“You came!” she nearly shouted. “I’m so glad you’re here.” Then she explained. “You see, I’ve been using my study period to help out with the special ed P.E. class, and today we’re playing basketball. I thought I could use a little help, and with your expertise, you’re the perfect person to be my assistant. Come and let me introduce you.”
This was awkward. Jeff had seen the special ed class in the halls and in their own corner of the cafeteria, but he had never felt comfortable enough to talk to them and didn’t feel like starting now. He didn’t know them, and they were, well, different.
“Attention everyone. This is Jeff Anderson,” Kristy announced to the group. “He was on the school basketball team last year and today he’s going to watch and give us a little advice.”
Great, Jeff thought. Now I’m stuck.
“And since he’s such a hotshot superstar,” Kristy continued, shooting Jeff a grin, “we should all be pros by the end of the period.”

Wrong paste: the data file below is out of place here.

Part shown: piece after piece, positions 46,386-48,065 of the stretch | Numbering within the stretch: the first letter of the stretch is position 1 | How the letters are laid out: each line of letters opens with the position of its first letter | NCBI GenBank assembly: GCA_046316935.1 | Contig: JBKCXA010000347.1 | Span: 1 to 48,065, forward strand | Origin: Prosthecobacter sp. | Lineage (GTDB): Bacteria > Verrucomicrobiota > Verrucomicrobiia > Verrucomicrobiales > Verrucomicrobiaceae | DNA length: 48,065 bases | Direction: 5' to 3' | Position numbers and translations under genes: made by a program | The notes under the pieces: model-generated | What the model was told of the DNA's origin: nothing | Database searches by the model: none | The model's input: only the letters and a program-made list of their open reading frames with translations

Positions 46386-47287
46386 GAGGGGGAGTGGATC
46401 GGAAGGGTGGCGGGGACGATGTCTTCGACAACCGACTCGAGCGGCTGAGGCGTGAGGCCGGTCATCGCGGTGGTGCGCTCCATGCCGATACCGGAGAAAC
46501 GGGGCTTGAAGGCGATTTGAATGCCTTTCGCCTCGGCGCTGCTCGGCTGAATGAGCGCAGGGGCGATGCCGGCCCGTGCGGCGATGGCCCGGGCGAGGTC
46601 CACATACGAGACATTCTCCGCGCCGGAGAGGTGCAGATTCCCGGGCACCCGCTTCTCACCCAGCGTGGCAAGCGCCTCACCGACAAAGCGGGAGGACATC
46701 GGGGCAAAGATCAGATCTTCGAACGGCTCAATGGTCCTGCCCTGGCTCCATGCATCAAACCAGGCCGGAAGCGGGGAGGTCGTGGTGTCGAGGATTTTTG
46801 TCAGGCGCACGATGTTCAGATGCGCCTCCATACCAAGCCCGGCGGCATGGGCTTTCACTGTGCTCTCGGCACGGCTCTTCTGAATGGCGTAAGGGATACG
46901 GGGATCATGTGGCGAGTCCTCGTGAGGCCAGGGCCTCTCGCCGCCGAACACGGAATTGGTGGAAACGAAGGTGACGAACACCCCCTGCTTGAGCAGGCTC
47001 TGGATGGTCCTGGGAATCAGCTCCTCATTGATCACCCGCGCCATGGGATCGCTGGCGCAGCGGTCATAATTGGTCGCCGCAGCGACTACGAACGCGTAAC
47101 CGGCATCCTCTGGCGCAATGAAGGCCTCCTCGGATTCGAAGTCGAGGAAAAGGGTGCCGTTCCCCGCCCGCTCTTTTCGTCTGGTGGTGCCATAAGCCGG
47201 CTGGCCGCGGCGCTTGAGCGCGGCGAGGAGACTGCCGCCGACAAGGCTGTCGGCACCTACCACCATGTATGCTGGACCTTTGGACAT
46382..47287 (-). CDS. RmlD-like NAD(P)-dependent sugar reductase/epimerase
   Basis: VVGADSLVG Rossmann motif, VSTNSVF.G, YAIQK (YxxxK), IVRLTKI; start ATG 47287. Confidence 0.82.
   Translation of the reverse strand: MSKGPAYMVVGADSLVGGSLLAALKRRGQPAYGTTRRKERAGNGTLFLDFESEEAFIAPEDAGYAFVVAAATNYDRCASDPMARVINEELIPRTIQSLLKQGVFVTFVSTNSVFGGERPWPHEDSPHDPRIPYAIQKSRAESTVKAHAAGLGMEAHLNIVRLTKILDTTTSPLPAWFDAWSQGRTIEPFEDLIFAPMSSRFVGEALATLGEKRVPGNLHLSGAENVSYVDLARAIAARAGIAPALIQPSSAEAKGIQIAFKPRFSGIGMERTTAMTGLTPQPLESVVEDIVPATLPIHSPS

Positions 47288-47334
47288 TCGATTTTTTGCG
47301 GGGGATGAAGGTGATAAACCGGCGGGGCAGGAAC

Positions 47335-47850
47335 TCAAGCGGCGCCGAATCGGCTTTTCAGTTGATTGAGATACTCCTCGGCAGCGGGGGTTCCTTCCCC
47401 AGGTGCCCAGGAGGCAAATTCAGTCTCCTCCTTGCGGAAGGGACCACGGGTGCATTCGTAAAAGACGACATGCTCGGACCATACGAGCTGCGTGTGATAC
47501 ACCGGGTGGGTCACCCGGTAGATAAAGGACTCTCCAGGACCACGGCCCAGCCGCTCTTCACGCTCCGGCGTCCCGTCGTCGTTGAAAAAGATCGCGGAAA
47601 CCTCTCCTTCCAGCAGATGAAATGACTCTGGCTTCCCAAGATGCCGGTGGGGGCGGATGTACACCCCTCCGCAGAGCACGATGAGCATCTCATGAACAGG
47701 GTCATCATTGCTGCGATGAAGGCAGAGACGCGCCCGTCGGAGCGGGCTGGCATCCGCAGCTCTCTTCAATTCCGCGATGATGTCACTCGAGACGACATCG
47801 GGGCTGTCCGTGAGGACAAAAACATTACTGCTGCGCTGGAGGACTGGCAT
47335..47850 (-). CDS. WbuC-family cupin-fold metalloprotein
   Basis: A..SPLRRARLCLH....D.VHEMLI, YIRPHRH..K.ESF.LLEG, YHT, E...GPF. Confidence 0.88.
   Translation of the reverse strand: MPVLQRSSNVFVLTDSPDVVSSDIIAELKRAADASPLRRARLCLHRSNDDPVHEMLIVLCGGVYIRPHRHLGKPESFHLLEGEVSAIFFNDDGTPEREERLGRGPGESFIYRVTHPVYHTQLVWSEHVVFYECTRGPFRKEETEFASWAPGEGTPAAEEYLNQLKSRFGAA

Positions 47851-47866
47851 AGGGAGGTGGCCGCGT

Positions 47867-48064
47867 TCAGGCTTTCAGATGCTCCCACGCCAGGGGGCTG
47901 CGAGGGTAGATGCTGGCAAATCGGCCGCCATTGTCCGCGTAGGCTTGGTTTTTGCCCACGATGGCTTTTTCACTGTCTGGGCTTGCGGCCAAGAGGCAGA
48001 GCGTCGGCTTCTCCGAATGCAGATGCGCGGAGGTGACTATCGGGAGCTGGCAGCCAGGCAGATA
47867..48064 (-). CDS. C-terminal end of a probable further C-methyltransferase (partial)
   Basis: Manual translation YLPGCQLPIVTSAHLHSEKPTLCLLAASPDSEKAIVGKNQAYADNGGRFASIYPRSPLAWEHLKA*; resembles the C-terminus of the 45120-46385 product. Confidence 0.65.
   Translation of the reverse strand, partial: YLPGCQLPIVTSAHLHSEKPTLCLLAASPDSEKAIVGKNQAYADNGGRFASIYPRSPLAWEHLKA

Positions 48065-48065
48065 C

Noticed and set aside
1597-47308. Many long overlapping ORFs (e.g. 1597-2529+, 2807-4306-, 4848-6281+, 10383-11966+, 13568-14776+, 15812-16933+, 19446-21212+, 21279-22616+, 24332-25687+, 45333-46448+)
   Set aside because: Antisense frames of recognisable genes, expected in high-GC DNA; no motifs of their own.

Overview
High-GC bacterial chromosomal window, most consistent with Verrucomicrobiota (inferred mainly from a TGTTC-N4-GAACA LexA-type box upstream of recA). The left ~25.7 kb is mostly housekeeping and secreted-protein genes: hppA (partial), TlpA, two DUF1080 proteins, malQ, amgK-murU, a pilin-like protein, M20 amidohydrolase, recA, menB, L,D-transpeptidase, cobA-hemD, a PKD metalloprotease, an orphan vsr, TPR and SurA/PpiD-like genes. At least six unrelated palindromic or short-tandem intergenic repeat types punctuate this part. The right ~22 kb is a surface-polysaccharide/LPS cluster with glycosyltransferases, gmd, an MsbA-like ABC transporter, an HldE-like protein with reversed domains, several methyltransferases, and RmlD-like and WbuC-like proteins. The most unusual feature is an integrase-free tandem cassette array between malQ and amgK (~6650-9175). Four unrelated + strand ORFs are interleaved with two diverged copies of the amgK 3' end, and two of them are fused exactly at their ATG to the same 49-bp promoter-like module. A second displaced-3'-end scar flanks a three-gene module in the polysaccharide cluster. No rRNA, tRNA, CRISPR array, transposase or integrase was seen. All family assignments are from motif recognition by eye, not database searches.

As soon as Kristy finished, Jeff was immediately mobbed by his new fan club. One boy in particular was eager to get close to him.
“My name is Joseph,” he shouted above the clamor. He was Jeff’s age, and he shared Jeff’s love for basketball, but he also suffered from Down’s syndrome. Jeff didn’t know what to say.
“I went to five games last year and you played great,” Joseph said. “In the last game against Jefferson you scored 18 points and Franklin won, 55–40. Can you teach us to shoot baskets like you? Please?”
Jeff was flattered by Joseph’s compliments, but more than that, he was astounded at Joseph’s amazing memory of scores and statistics. He hadn’t thought anyone like Joseph could be capable of such a feat, but now he realized that he was wrong. More than that, he was intrigued.